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V. Spectrum also chase down other bats, amphibians, birds, 12-inch praying mantis and walking sticks, and Chihuahuas. A V. spectrum scat looks like an owl pellet, but with larger bones.

(On your left- a big pile of bat poo in the tree at Arenillas).


Having played up the gargoyle aspects of this species, I should emphasize that I find them ecologically fascinating, important, and (my personal bias) rather cute. Most pictures show spectral bats with a wide maw and an outraged expression… but this may be an artifact of the ‘Prometheus on a rock’ pose that bats are forced to assume when caught by researchers. See this photo of Carisa Stansbury (with a  V. spectrum in Costa Rica).

You'd look irate too if someone held you spread-eagle'd like that.

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In contrast, look at this group shot from inside the tree at Arenillas. (Thanks to Carlos Narváez Romero for the photo).

Who wouldn’t want to nestle up in a wing-membrane hammock and dream the night away with this gang?

Mind you… starting at dusk, this particular group will aggressively dive-bomb researchers. Carlos and his team had to run for cover shortly after this photo was taken.


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Spectral bats span a geographic range from Brazil to the south of Mexico. We know that they like hollow trees. Otherwise, they’re a complete cypher from a scientific standpoint.  The IUCN red list flags them as ‘near threatened’… but this is effectively for three reasons. 1) They like big trees, 2) they have a patchy distribution, and 3) we don’t know much of anything about them.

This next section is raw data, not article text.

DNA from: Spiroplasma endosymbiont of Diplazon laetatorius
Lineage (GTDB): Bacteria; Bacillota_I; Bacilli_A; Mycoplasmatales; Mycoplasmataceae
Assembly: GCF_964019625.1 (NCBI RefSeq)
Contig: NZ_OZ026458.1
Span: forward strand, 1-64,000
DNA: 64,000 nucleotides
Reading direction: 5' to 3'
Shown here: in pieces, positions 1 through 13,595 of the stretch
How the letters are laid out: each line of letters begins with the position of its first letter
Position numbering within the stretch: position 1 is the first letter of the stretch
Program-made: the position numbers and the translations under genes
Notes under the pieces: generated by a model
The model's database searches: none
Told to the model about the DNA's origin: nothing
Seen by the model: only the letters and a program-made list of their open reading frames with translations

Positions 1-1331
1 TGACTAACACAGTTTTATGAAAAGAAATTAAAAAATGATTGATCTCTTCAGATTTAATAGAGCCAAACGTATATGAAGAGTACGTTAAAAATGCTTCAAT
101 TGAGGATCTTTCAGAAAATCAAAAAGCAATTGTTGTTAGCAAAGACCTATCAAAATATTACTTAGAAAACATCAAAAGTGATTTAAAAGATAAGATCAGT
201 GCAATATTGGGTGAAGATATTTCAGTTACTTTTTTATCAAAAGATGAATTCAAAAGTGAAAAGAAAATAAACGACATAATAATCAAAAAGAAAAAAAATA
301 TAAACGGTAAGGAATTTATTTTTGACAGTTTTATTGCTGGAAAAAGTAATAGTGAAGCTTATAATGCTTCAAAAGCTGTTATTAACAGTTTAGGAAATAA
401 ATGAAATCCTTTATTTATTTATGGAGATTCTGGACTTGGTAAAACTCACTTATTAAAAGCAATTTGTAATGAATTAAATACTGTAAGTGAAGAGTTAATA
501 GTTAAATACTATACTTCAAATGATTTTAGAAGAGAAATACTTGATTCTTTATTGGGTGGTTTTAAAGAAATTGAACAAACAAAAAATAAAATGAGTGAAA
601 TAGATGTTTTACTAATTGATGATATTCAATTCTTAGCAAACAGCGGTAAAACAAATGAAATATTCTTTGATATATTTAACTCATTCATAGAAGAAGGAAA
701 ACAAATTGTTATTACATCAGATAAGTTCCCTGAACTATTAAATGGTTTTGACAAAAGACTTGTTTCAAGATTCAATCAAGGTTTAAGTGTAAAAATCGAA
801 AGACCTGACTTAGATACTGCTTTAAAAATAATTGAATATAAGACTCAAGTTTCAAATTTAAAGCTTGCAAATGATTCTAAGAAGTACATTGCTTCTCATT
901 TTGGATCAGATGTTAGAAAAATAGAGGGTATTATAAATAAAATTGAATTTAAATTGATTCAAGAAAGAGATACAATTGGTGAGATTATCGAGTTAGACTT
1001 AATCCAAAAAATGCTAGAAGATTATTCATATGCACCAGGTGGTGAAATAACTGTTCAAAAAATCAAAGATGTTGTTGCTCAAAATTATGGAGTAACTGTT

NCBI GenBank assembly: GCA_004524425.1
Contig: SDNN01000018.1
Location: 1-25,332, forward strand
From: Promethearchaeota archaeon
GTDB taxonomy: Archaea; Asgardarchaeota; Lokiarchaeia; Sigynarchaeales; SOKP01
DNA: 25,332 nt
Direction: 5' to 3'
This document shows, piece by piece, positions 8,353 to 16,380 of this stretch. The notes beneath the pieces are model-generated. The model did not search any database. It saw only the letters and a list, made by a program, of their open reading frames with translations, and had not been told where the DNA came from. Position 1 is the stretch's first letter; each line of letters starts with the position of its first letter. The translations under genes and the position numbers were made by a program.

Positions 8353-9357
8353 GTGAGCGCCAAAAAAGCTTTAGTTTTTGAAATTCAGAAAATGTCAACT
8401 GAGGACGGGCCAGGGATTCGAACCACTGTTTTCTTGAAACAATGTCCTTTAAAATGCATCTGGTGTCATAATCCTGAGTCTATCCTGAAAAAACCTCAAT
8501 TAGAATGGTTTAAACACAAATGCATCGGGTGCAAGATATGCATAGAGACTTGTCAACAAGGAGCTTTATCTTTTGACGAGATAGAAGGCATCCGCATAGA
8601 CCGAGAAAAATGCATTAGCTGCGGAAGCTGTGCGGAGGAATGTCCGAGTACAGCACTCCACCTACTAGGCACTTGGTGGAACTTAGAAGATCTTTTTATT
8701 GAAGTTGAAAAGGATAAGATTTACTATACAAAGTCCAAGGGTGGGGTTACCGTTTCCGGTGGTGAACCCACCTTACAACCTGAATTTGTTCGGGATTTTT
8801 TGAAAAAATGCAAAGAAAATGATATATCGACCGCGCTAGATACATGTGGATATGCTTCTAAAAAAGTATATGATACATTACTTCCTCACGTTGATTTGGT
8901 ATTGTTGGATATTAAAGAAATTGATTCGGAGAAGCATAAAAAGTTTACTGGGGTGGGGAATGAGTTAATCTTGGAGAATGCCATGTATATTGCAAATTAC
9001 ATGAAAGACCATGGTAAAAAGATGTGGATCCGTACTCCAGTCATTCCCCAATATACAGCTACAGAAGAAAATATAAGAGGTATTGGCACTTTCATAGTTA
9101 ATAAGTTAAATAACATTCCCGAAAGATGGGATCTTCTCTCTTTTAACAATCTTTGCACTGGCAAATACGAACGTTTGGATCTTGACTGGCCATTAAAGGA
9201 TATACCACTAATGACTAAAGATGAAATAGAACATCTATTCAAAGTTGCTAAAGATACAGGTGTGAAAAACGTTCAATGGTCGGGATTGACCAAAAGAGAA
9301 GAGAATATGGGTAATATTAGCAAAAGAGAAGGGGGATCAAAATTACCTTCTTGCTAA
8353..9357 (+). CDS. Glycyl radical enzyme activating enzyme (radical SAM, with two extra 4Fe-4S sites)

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Other than rampant deforestation, a serious potential threat to the species lies with its classic Bram Stoker good looks. Every time there’s a rabies outbreak- in Ecuador or elsewhere- you see a general pogrom against all bats (even though the vampire bat- Desmodus rotundus- is usually the culprit).

The image to the left is from an article about an Ecuadorian rabies outbreak in 2011. 11 people died in Amazonia. The culprits were almost certainly infected D. rotundus. The image, however, appears to be an old world flying fox (gentle, fruit-eating bats).


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D. rotundus doesn’t really look like V. spectrum… but if you’re a farmer with a V. spectrum tree on your property, I doubt that you’re going to consult a field guide after exposure to the 2011 rabies article.

(Note- I’m certainly not suggesting that people should get out the pitchforks for D. rotundus either).


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Anyhow, Mikki and her Ecuadorian colleagues will be mist-netting V. spectrum at the end of this month. I wish her luck, and I’m envious as all get-out that the timing didn’t work for me.

In the meantime, I’ve always got my pots. In terms of inscribing bats on ceramic art… I forsee an interesting pitfall. There’s a ton of ‘head-shop’ style art out there related to bats… goths and bongs and Meat Loaf and all that good stuff. Not exactly the niche I’m trying to occupy.

Still- a man can’t live in fear!


 


Comments

05/27/2014 13:05

Great drawing of a bat.

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08/14/2014 23:06

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Oh it's very dangerous bird to see.we can see this in the movie.before seeing this i did't know what type of bird it is..thanks for giving the some idea on it..